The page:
Unfortunately there’s a point in a person’s life, usually at about the time advanced age hits, when they start blurting out completely inappropriate phrases. It’s usually your grandma: “This food is awful!” in front of waitstaff; “When are you having babies?” in front of a guy you’ve dated for, oh, I don’t know six months; “I haven’t been able to control my bowels since my gallbladder was removed!” in front of… everyone. Generally one stays quiet and takes the humiliation by proximity in stride. But when old people start spewing racist BS, that’s when it’s time to speak up. Former Mayor and oft Presidential hopeful Rudy Giuliani has turned out to be one of those old people.
On Wednesday Politico reported the former Mayor of New York City made some unsavory remarks about President Obama at a Scott Walker fundraising event in Manhattan which, like, isn’t totally surprising. “I do not believe, and I know this is a horrible thing to say, but I do not believe that the president loves America,” Giuliani told guests at the private event. “He doesn’t love you. And he doesn’t love me. He wasn’t brought up the way you were brought up and I was brought up through love of this country.”
Ok, so commenting on the President’s upbringing in this manner certainly implies that something about his childhood and parental situation was unusual and Un-American, whatever the hell that means. Let’s just call this thinly veiled racism and xenophobia. But the real grossness came bubbling forth from Giuliani’s gaping hole when he tried to defend his remarks in an interview with the New York Times:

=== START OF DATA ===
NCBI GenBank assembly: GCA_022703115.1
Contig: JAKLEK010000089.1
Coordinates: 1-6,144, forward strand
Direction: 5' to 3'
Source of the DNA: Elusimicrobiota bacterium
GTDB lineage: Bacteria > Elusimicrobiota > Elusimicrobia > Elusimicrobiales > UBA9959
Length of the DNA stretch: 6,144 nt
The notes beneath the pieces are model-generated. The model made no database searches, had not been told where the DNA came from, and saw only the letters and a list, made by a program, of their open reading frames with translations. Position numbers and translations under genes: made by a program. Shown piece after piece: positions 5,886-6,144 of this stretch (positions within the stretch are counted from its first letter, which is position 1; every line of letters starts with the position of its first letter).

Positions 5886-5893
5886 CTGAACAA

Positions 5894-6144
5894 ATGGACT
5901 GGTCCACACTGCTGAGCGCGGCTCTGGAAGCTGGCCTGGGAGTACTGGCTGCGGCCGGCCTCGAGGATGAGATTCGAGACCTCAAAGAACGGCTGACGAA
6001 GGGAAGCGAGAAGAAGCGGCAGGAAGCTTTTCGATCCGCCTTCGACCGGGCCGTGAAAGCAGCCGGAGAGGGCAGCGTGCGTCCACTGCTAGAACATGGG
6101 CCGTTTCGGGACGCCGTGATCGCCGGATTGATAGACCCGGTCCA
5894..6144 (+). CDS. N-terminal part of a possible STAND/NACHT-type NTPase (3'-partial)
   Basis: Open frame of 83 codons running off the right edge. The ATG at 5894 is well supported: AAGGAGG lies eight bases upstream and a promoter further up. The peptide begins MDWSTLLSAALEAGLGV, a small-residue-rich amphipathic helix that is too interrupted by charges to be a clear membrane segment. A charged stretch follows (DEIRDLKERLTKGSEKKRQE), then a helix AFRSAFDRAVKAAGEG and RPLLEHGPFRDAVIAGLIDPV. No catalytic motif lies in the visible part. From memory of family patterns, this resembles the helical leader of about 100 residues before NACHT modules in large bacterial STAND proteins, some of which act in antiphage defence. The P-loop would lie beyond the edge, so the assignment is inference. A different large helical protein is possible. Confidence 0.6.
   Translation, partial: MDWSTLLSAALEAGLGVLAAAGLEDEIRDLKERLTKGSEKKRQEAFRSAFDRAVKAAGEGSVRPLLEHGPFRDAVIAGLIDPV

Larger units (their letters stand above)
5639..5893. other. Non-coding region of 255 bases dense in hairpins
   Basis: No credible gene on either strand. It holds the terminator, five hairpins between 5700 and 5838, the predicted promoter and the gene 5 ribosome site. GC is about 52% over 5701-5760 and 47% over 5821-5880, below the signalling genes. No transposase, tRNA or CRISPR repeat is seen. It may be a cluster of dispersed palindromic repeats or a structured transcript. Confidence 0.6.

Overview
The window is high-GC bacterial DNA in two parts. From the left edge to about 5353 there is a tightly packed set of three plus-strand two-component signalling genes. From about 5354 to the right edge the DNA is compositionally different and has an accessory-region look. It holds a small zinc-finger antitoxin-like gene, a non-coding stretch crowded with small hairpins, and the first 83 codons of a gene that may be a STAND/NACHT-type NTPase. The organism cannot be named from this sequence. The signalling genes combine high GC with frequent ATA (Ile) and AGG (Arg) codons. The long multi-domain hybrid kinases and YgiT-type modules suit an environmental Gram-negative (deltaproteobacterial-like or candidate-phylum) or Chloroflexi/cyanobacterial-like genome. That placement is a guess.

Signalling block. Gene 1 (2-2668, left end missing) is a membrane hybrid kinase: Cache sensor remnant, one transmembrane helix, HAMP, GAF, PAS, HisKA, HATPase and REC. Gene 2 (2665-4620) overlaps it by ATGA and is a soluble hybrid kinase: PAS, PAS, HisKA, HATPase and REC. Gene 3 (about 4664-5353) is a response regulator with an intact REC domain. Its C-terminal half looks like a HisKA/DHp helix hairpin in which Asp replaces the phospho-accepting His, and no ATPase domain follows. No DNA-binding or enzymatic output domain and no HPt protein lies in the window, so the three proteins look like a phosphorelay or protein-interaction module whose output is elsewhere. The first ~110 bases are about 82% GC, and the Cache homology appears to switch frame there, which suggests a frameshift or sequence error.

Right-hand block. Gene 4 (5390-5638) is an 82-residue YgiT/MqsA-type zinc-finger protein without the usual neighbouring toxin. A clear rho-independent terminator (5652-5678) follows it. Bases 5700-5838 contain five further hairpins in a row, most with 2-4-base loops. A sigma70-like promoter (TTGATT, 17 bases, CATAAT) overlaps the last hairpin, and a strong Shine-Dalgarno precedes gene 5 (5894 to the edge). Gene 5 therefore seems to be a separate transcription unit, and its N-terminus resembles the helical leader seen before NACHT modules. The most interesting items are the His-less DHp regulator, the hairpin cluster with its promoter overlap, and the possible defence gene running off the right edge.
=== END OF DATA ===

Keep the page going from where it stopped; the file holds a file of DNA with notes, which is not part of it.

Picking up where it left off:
“Some people thought it was racist—I thought that was a joke, since he was brought up by a white mother, a white grandfather, went to white schools, and most of this he learned from white people,” Mr. Giuliani said in the interview. “This isn’t racism. This is socialism or possibly anti-colonialism.”
So don’t worry, he wasn’t targeting Obama for being black. No, in Giuliani’s world if you’re raised by a white mother, then you’re not black. Aside from his remarks making absolutely no sense (anti-colonialism, what?) Giuliani relied on a classic defense of prejudice: implying that his statements couldn’t possibly have been aimed at singling out a person of color for their unusual upbringing, because that person qualifies as “white enough.”
At the very least, Giuliani has revealed himself to be xenophobic by implying that Obama’s heritage or upbringing didn’t involve conditioning to be blindly adherent to some ugly nationalist ideal. “I want an American president to raise our spirits again, like a Ronald Reagan,” Giuliani said in the Times interview.
Giuliani’s latest remarks follow his controversial (and above all inaccurate) comments he made on Meet the Press back in November when he claimed that “93 percent of blacks in America are killed by other blacks,” he added later on in the program that “white police officers won’t be there if you weren’t killing each other 70 percent of the time.” Cringe worthy stuff it was, and outrage followed.
As horrible and dangerous as all of these statements are, one good thing can be gleaned from it all: in light of all the critical backlash against him and widespread acknowledgement that the former Mayor holds some seriously gross prejudices, at least Giuliani’s political career is as good as dead.